President Donald Trump says the next coronavirus relief bill in Congress must include payroll tax cuts. Yahoo Finance's On the Move panel discusses how that would impact workers.
JULIE HYMAN: Word on the street, where we check in with our panelists, find out what stories they are watching. Rick, stimulus obviously is a big topic. But there might be something in there that the Democrats don't quite want. What? A payroll tax cut from President Trump?
RICK NEWMAN: Yeah. The fight is officially underway now. Congress will be back to start working out this plan. And it's become apparent we need more, probably by the end of July, when some of these measures expire.
So Trump has now said he insists that there is a payroll tax cut in whatever this legislation turns out to be. I don't think he's going to get it, honestly. And the reason is-- so he wants to cut the payroll tax, which would mean everybody's paycheck is a little bit bigger. But that only helps you if you're getting a paycheck. If you're unemployed, a payroll tax cut doesn't help you at all.
And, of course, it would also help companies, because, presumably, their portion of the payroll tax would go down as well. So you'd have both workers and their employers paying less.
But let's remember what those payroll tax cuts finance. They finance two things, which are Medicare and Social Security. The numbers are already pretty grim about Medicare in particular, which could start running out of money as soon as 2023 by some estimates. So if you reduce the funding for Medicare even more, you could make the funding problem even more acute there.
But we're going to have a fight over this. Trump says he won't sign it without the payroll tax cut. Mitch McConnell says there has to be a liability waiver for businesses. The Democrats say there has to be tons of funding for cities and states and for schools.
So the only way you resolve these types of things, when everybody insists on something, is you put it all in there, which means we could see another bill adding-- who knows-- $1.5 trillion to the federal debt-- or more. It could be even more than 1.5.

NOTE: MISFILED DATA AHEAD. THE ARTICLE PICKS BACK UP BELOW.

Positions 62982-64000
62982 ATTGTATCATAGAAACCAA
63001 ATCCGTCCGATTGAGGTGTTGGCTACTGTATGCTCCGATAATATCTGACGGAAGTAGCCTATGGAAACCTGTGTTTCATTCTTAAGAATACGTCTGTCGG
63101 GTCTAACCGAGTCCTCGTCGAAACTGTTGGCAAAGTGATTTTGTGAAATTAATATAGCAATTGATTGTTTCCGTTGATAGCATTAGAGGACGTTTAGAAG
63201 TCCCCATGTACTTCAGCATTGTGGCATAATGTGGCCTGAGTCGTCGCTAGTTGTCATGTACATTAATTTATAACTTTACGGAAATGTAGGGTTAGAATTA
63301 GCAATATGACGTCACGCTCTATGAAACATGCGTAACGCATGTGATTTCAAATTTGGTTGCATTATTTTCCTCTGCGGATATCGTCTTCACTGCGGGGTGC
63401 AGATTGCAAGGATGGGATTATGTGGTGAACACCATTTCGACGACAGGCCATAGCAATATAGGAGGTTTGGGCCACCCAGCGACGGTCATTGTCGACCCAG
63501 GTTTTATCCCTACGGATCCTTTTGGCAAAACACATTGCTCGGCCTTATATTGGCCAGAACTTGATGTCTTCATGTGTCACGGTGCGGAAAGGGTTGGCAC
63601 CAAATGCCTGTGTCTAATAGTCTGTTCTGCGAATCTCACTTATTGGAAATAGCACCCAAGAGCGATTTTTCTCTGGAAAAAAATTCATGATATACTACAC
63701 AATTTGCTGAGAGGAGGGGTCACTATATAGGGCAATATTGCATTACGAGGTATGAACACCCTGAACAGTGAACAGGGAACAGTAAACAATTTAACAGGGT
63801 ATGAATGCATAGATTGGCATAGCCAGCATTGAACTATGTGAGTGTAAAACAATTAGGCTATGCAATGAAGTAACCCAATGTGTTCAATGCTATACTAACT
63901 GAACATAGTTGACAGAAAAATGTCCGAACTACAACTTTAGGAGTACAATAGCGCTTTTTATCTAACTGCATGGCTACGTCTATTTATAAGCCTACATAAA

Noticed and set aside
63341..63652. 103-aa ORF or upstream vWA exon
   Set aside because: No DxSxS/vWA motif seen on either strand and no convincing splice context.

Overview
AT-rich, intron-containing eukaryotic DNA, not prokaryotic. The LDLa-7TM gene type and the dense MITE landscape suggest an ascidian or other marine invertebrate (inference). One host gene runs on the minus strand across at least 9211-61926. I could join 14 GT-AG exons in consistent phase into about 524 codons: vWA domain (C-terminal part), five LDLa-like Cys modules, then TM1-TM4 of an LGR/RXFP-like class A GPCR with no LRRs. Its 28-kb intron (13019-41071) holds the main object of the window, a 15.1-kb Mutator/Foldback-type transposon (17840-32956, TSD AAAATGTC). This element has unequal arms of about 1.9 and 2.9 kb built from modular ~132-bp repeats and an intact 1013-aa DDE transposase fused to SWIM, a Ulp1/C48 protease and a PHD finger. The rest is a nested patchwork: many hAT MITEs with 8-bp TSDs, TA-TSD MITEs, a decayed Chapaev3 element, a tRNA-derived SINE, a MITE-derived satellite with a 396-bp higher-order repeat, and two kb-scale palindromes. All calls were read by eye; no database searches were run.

- Rick, I've seen something bandied about online about just providing continuous stimulus to individuals rather than a payroll tax. What-- what do you think the odds of something like that passing are at all? I mean, it was already a huge deal to get the original $1,200. And, I mean, yeah, when you're talking about people out of work for this long, that's nothing.
RICK NEWMAN: Yeah. And this-- remember, there are several forms of this. There was the one-time check that just went to a lot of taxpayers for up to $1,200. And then there is the additional unemployment insurance, which is quite generous-- $600 a week in addition to what you might be getting at the state level. Now, that ends at the end of July. And the $1,200 was a one time thing.
So part of the thinking here is that you could just put out this type of stimulus on an automatic basis. So you just-- you would establish a schedule. And then it would just be automatic. So you could link it to the unemployment rate in a state, for example. So you might get a certain level of additional unemployment insurance if the unemployment rate in your state is above 10%. It could come down at 8%. It could come down at 6%, and so on.
That would free Congress from having to vote on this one time after another. And there are other types of stimulus measures that are automatic. They're called automatic stabilizers. So in principle, it's a good idea.
I mean, there is some opposition and some at least anecdotal evidence to the-- that people are-- people are making more from unemployment insurance than they were making in their jobs or than they would be making if they went back to work and that this might be a disincentive to go back to work.
So my guess is they're going to continue the unemployment plus up but probably at some level below $600. And it might sort of be graduated so it phases out over time.